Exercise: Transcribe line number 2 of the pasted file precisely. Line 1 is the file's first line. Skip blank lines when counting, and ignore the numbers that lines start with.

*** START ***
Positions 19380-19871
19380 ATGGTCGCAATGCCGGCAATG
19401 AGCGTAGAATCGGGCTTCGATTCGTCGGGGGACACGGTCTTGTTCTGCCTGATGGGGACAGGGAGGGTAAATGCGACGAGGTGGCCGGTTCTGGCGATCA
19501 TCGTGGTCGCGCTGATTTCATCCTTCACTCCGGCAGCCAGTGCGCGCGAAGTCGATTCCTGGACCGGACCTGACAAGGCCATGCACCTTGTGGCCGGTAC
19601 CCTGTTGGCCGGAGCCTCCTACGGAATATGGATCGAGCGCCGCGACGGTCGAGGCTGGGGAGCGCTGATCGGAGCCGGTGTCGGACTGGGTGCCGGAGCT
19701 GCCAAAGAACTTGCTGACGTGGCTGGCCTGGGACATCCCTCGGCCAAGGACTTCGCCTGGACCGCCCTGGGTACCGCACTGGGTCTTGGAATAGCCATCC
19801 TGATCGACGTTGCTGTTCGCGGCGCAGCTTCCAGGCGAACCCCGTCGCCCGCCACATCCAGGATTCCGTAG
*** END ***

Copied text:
19380 ATGGTCGCAATGCCGGCAATG